American Eel - Anguila rostrata

American Eel

Life history and habitat requirements: The American eel, a native fish of the Assabet, Sudbury and Concord watersheds, frequents large and moderately large streams and rivers and is occasionally found in smaller streams. Adults live in freshwater rivers until they migrate downstream in the fall to the ocean. After a two-three month journey to the Sargasso Sea, which is located hundreds of miles off Bermuda, they spawn and die. Females lay about 20 million eggs. The transparent larvae drift in the northward current for about a year back to the Atlantic coast. Here the larvae grow into elvers and make their way up into freshwater rivers, lakes and ponds.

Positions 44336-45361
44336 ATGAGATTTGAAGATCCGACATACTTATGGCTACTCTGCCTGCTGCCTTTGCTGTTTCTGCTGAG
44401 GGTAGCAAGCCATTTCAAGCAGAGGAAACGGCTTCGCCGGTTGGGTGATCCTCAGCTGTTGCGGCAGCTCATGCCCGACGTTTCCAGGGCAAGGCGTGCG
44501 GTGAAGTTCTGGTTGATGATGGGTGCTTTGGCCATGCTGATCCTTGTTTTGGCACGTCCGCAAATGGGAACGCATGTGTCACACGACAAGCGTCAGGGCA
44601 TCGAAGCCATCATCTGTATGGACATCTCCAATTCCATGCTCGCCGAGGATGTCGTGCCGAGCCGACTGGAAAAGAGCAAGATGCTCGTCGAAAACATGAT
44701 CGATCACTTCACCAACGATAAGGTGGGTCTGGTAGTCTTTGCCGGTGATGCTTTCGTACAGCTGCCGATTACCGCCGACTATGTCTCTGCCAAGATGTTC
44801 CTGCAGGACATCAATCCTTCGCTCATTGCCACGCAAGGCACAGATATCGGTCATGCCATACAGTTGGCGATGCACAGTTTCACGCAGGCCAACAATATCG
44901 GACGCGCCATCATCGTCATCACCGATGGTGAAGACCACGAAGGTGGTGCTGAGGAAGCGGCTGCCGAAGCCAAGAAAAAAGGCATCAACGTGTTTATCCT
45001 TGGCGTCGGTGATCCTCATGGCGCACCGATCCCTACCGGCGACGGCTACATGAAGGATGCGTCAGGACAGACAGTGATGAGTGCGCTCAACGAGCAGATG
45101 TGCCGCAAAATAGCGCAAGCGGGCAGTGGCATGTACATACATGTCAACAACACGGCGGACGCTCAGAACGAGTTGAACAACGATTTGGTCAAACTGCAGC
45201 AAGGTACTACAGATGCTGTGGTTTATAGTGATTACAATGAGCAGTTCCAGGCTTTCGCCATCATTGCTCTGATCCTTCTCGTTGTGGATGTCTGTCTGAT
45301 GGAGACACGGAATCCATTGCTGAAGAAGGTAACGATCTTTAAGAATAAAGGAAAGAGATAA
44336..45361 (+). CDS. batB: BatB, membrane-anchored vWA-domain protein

(Sources: Fishes of Arkansas and AMC Guide to Freshwater Fishing in New England)

Total Length: females up to 48 inches; males 12-14 inches (largest recorded in MA, 52-inch female).
Pollution Tolerance (US EPA): Tolerant
Classification: Macrohabitat generalist

Summary of 1954 & 2001 surveys*:

Location No. of Fish 1957 No. of Fish 2001
Assabet River   119
Assabet Brook 1 13
Danforth Brook   1
Elizabeth Brook   9
Fort Meadow Brook   2
Great Brook   1
Guggins Brook   2
Hop Brook   2
Nashoba Brook 3 2
North Brook   2
Total 4 154

*Sources:
DFW. 2001. Assabet Watershed Fish Survey. Mass. Division of Fisheries and Wildlife (MassWildlife), Westborough, MA.

Schlotterbeck, L.C. and W.A. Tompkins. 1954. "A Fisheries Investigation of the Merrimack and Ipswich River Drainages." Bureau of Wildlife Research and Management, Mass. Division of Fisheries and Wildlife, Westborough, MA.